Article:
The winners of the 2019 ECO Youth Awards presented their proposals to the City’s Environmental Advisory Board at a regular meeting Feb. 13, where they were recognized with cash prizes to help implement their environmental initiatives within the community.
“It doesn’t have to cover any specific topic. It may include climate change, water, air, waste recycling, soil, transportation, food – you name it,” said Mara Pratt, education co-ordinator with Waste and Recycling Services. “It’s not based on just what we provide at the City, per se.”
The contest is open to youth between the ages of six and 18, and applications can be submitted by community groups, classrooms, clubs, teams or individuals. This year saw nine submissions from two individual applicants, two student groups and five classrooms.
“Last year, we had over 30 applications, and this year, we only had nine – but one of the board members mentioned that even though we had less, the quality seems to keep going up because environmental stewardship and consciousness seems to just be coming to the forefront,” Pratt said. “Younger, stronger applications seem to be coming in, which is really neat and interesting.”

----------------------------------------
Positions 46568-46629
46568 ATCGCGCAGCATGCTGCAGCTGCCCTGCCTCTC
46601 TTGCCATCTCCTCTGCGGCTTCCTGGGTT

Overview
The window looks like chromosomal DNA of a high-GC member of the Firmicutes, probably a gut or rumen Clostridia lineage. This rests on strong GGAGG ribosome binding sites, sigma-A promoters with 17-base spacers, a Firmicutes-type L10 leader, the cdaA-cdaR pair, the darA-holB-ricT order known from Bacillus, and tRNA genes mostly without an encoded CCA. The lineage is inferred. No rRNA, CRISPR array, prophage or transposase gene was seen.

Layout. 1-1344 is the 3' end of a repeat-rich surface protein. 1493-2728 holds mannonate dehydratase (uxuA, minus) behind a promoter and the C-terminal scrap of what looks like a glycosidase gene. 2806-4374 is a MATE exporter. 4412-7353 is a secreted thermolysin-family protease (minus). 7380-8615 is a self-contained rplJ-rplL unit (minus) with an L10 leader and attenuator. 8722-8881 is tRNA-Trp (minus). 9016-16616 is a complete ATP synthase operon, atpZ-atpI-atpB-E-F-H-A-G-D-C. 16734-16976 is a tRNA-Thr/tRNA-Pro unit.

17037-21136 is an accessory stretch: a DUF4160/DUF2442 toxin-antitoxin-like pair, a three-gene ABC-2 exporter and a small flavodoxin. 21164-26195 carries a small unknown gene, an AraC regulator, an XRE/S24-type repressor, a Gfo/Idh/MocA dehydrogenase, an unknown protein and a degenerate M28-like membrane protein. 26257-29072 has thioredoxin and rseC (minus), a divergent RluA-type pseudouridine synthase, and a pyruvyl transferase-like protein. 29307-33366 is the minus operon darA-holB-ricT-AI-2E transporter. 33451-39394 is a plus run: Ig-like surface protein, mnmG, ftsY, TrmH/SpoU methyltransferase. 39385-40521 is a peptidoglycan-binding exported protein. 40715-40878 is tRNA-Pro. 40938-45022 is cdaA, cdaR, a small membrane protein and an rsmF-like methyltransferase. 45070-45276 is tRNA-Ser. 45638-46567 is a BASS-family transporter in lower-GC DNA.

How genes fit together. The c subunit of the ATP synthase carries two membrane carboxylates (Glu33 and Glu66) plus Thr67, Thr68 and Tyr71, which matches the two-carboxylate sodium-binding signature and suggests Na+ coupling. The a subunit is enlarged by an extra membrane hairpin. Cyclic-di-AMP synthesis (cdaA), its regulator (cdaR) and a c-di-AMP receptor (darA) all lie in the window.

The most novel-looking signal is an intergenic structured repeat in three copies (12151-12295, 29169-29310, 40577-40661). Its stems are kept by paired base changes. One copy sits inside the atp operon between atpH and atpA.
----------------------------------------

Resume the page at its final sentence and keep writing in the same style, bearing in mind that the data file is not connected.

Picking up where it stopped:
A prize of $750 was presented to Heloise Lorimer School’s Sustainable Farm Project and the Grade 4 class at Windsong Heights to replace paper towel dispensers with blow dryers. Atlas Academy School’s Grade 5 students received $400 to improve their recycling program with waste diversion bins, and $200 went to instructor Stephanie Theoret’s Waste Race Challenge, which seeks to divert waste through audits.
Prizes of $300 went to Grade 7 and 8 entrepreneurs from École francophone d’Airdrie, who are producing environmentally-friendly clothing and accessories; the A.E. Bowers Grade 4 class’ vermi-composting bin; and individual applicant Megan Machan, a Grade 10 student who hopes to see more trees in Airdrie through the establishment of the Airdrie Tree Huggers organization.
“These are the youth, working within their own networks and connections,” Pratt said. “It’s just giving them the opportunity to get things going. Instead of relying on the City, it’s relying on the residents to take ownership of their space and bring something forward.”
Funding for the grants is supplied through a partnership between the City of Airdrie’s Waste and Recycling Services and FortisAlberta, each of which contribute $1,500 to support the program.
“This is probably my favourite meeting every year, and it’s because our youth come out with all their ideas,” said Environmental Advisory Board member Coun. Al Jones, adding it’s important to both council and the board to encourage Airdrie’s youth to “continue to work and to lead the way for future generations.”